Surrogacy: ↑ When a woman carries and gives birth to a baby for someone else who cannot have children, helping them become parents through a special legal agreement.
Conflict of Interest
The authors declare that the research was conducted in the absence of any commercial or financial relationships that could be construed as a potential conflict of interest.
This work was financed by Portuguese national funds via Fundação para a Ciência e Tecnologia (FCT), under the projects UIDB/04539/2020, UIDP/04539/2020, and LA/P/0058/2020. MC and AS were supported by FCT through PhD scholarships: 2021.05170.BD and SFRH/BD/129429/2017, respectively, at the scope of the PhD Programme in Experimental Biology and Biomedicine.
 ↑ Nieschlag, E., Behre, H. M., Nieschlag, S. 2010. Andrology: Male Reproductive Health and Dysfunction. Heidelberg: Springer. doi: 10.1007/978-3-540-78355-8
 ↑ Smith, R. 2017. Netter’s Obstetrics and Gynecology E-Book. New York, NY: Elsevier Health Sciences..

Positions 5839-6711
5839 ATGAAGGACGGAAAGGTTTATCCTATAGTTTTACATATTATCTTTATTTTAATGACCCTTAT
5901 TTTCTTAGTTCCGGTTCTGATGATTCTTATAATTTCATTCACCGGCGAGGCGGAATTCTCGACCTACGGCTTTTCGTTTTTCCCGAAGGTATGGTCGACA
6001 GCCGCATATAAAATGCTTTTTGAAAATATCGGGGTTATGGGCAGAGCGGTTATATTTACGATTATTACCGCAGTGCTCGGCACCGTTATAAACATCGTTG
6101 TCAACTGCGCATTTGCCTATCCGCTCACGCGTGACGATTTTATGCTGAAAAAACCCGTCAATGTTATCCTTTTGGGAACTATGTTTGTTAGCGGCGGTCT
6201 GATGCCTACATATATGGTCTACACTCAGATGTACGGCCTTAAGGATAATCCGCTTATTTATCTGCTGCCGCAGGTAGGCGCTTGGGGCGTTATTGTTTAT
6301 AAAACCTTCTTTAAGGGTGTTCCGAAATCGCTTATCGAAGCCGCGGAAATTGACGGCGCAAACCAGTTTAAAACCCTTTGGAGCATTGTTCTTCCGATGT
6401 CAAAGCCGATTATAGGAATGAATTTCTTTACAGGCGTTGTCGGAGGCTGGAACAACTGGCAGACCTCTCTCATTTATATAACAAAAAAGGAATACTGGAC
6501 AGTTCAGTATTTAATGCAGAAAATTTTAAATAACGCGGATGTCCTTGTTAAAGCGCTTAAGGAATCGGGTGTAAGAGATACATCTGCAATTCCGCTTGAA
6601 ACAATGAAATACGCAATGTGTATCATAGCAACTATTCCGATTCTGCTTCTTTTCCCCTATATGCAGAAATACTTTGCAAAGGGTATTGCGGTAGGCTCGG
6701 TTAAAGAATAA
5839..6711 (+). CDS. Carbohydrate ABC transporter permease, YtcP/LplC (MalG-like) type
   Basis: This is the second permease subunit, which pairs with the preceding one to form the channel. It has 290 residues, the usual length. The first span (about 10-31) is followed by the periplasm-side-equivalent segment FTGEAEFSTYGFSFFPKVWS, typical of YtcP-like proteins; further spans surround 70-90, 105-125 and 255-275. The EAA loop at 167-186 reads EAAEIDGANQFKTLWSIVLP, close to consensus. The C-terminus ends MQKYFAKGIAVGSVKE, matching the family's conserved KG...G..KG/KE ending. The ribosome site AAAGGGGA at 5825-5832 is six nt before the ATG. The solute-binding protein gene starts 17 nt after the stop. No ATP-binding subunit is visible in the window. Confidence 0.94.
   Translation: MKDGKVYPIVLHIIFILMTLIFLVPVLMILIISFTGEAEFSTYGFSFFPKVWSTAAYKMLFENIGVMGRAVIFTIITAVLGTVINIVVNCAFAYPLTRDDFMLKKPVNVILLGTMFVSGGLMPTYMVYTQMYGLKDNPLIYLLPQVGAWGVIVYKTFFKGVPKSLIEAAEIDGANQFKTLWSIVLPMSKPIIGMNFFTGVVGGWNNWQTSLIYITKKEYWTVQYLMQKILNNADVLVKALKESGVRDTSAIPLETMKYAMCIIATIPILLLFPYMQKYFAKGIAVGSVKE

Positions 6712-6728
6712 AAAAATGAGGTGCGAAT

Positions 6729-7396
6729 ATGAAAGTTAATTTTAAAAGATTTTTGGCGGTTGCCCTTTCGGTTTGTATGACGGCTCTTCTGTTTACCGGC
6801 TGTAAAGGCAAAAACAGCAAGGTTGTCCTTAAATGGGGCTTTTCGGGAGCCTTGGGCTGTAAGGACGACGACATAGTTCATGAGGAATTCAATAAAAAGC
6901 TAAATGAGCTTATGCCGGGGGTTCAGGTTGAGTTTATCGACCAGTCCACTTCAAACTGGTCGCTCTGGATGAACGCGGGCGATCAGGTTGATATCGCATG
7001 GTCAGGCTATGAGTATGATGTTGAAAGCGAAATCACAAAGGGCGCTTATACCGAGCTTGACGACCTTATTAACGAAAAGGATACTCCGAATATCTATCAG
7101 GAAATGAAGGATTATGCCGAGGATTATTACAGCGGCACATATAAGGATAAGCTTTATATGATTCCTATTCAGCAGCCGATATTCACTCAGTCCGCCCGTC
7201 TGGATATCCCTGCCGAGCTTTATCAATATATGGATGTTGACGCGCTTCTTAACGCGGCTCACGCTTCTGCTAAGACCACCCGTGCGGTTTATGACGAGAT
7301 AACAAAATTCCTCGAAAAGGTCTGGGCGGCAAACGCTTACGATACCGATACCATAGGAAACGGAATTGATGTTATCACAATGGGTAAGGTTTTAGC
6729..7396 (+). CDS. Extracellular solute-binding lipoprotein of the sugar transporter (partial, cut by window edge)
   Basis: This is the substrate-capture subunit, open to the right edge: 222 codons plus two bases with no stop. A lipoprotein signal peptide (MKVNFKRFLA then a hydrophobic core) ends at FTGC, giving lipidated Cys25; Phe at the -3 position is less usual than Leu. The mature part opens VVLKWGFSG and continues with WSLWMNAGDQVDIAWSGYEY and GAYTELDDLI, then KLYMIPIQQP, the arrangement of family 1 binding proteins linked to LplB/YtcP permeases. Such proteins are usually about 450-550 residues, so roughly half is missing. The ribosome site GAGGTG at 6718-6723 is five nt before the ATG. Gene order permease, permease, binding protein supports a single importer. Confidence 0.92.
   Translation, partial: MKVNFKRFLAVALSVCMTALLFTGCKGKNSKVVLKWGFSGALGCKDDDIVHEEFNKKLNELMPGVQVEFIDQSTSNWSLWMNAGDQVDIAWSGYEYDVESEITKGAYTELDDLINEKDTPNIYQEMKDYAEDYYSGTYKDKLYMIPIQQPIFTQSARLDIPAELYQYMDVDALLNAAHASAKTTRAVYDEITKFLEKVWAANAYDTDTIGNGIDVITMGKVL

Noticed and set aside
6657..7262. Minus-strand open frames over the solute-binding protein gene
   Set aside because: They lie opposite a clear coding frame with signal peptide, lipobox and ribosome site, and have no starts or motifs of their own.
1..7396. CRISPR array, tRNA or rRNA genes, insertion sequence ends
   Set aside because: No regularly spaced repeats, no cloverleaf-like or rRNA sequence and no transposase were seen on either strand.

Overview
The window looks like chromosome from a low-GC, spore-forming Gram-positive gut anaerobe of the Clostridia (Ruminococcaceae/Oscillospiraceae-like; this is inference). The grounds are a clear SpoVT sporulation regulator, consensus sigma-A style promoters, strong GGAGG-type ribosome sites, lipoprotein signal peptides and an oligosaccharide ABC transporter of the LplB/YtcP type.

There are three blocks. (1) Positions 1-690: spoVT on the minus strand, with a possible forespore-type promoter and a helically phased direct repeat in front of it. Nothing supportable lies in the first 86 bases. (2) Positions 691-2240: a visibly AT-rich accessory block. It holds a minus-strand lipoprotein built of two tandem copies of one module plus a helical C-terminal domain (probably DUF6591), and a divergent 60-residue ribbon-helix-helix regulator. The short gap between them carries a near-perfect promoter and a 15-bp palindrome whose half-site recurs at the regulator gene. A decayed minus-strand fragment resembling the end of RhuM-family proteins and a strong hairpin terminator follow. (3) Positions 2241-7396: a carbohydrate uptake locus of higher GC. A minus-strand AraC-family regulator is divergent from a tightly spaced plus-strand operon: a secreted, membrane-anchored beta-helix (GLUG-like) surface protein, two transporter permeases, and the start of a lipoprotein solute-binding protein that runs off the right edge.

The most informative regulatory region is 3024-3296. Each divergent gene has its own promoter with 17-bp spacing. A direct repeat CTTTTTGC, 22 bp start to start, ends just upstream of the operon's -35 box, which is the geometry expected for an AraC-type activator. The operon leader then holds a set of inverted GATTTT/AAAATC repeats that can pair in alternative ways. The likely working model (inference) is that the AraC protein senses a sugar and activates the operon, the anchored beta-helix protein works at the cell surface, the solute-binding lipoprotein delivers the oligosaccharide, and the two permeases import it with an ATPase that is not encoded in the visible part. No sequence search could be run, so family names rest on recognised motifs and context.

↑ Zegers-Hochschild, F., Adamson, G. D., Dyer, S., Racowsky, C., de Mouzon, J., Sokol, R., et al. 2017. The international glossary on infertility and fertility care. Fertil. Steril. 108:393–406. doi: 10.1016/j.fertnstert.2017.06.005
 ↑ Salonia, A., Bettocchi, C., Boeri, L., Capogrosso, P., Carvalho, J., Cilesiz, N. C., et al. 2022. European association of urology guidelines on sexual and reproductive health-2021 update: male sexual dysfunction. Eur. Urol. 80:333–357. doi: 10.1016/j.eururo.2021.06.007
 ↑ Simionescu, G., Doroftei, B., Maftei, R., Obreja, B. E., Anton, E., Grab, D., et al. 2021. The complex relationship between infertility and psychological distress. Exper. Therap. Med. 21:306. doi: 10.3892/etm.2021.9737